I often hear, we are too small to be a target, it will not happen to me and we have nothing worth stealing.   These are classic examples of the SME’s mentality when it comes to cybercrime.

Recently I came across two more reasons that SME’s are not embracing the dangers of cybercrime.

We make hammers

I was recently talking to a small hardware retailer at a networking function.   When I explained to him what we did – educate and protect Organisations against cybercrime to build business resilience – his comment was

“Why should I worry about that, all I do is sell hammers”.

This is a major flaw in the SME business world.  Organisations forget that no matter what you do, how you do it and how you make money we do it in the digital world.  Protecting your digital assets is just as important as using them for the business.

The digital world is cost effective and convenient.   We use it for everything – sales, marketing, communication, accounting.   Connecting to the digital world = target.

Being targeted because they are connected, does not seem to enter into most business minds.  We take enormous care to make sure that we cannot be robbed in the real world.   We are blazee about our digital assets.

We are all citizens of the digital world;

  • Using the digital world = target!
  • Connecting to the digital world = target!
  • Being a member of the digital world = target!

You may sell hammers, or build patios, or run electrical cable, or dig holes, we all still have systems in place that are connected to the digital world.

How do you communicate – email, social media!

How do you bill your clients – accounting package or cloud based system!

What other uses is your smart device used for – on line banking, looking for information.

Each one of those system, in today’s world – is a target.

Make sure you protect it!

Practice you recovery

If disaster struck, would you survive?

One of the largest problems as a managed services provider is that we can do everything that is required of us.   We can create disaster recovery plans, business continuity plans or install backup solutions.   We know that they will work and will protect the organisation.   But how do we prove that?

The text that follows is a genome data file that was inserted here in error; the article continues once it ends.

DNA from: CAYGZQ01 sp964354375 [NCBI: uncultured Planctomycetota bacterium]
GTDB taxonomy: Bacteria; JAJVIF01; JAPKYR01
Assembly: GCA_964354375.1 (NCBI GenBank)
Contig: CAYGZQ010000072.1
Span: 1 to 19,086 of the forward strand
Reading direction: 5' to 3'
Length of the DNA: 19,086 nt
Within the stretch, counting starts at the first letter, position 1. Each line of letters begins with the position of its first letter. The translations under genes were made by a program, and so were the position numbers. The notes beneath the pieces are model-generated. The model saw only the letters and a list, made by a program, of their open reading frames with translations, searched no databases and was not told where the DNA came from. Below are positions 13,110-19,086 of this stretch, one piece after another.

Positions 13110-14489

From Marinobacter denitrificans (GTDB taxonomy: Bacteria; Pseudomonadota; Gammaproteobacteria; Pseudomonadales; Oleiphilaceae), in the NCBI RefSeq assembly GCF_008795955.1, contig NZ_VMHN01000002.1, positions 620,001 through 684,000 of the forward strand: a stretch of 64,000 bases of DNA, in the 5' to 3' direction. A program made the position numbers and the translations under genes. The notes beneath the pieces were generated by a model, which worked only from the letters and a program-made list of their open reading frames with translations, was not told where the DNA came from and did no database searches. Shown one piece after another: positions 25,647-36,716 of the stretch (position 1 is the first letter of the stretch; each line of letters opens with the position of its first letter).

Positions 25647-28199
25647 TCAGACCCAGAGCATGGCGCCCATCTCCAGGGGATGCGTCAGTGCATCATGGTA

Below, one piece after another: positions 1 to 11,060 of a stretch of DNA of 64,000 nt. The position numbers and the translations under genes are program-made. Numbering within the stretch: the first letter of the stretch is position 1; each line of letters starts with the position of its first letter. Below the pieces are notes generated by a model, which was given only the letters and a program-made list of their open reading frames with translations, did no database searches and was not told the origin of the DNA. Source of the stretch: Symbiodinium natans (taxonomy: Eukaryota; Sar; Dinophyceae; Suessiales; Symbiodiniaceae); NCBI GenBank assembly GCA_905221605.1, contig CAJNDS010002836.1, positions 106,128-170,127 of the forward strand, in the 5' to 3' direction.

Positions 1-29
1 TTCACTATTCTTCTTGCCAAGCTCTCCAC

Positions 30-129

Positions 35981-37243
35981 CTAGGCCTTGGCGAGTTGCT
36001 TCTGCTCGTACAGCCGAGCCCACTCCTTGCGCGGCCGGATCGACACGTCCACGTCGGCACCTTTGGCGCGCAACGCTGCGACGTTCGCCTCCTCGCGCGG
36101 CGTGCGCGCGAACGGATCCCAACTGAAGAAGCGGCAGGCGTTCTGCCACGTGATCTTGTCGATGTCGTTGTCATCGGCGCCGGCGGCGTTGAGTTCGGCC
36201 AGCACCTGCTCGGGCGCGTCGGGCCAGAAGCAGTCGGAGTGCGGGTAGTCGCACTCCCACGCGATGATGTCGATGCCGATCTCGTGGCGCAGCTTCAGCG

If the C level, board or management levels are not interested then it is a total waste of time.   There is an advert for a mattress company that goes “a 50% saving on a bed that is not right for you is a 100% waste of money”. The same is true of an untested disaster plan.

An untested DR plan, BC plan or backup are a total waste of time if;

  • It is not tested
  • The right systems are not included in the plans
  • No one knows what to do
  • No one is willing to invest time and money in the outcomes

Where you do not want to be.   The first and only test is when a disaster happens.   That will bring you a world of pain.

The only way to confirm that your plans are going to work is to see what happens if the systems are turned off.

Try it sometime.

It will definitely show you what you can expect in the aftermath of a cyberattack, a natural disaster or just a failed hard drive.

Managing the risk of a cyber-attack is very important to all SME’s.   If you have a digital component it is a risk to your business.   Make sure you mitigate that risk to a level that you are happy about.

Winging it and no plan are not alternatives.

There are so many stories about Organisations that did not have backup, did not have DR or BC plans, or thought that did not have to worry about digital security.

Most of them are now out of business.

Roger Smith is the CEO of R & I ICT Consulting Services, Amazon #1 selling author on Cybercrime, author of the Digital Security Toolbox and author of the SME Digital Security Framework.   He is a Speaker, Author, Teacher and educator on cybercrime and how to protect yourself from the digital world.

(Video) How playing a game can improve your DR

Roger Smith, CEO at R & I ICT Consulting Services Pty Ltd and Amazon #1 author on Cybercrime discusses how playing a game can improve your DR process

Hi. My name is Roger. Today I’d like to talk to you about how playing a game can improve your disaster recovery. Disaster recovery is understanding what your business is going to do when everything goes catastrophic. So what are you going to do when building winds down? What you are going to do if flood waters come through? What happens if you get a cyber attack and they take out your main systems?

So disaster recovery is really important because it makes sure that you have the plan to go forward and go onto your business continuity and make sure everything works. But how do you test it. You don’t want to be in a situation where the first test that you do of your disaster recovery is when the flood water is flowing in under the door. Because that is not a place to be. And I can tell you it’s an experience that I wouldn’t wish on my worst enemy. So how do we test it? One of the ways we can test it and have an impact on the business is to actually physically do it. [Indiscernible 00:01:12]. What’s everybody going to do when everyone’s running around in circles? That is not really good and economical way of testing a disaster recovery. And disaster recovery needs to be tested regularly. Once every six months, once every three months, once every year minimum. So it needs to be done. But you don’t want to take everybody out of the loop and make sure that they literally stop working. If you stop working, all of that money, all of the revenue these people are generating is just going out the window. So what you need to do? Well, one of the things we’ve come up with is you play a game. You pick all your primary people around a table in a boardroom and you go [Indiscernible 00:02:00] and he will say, okay you’ve lost this.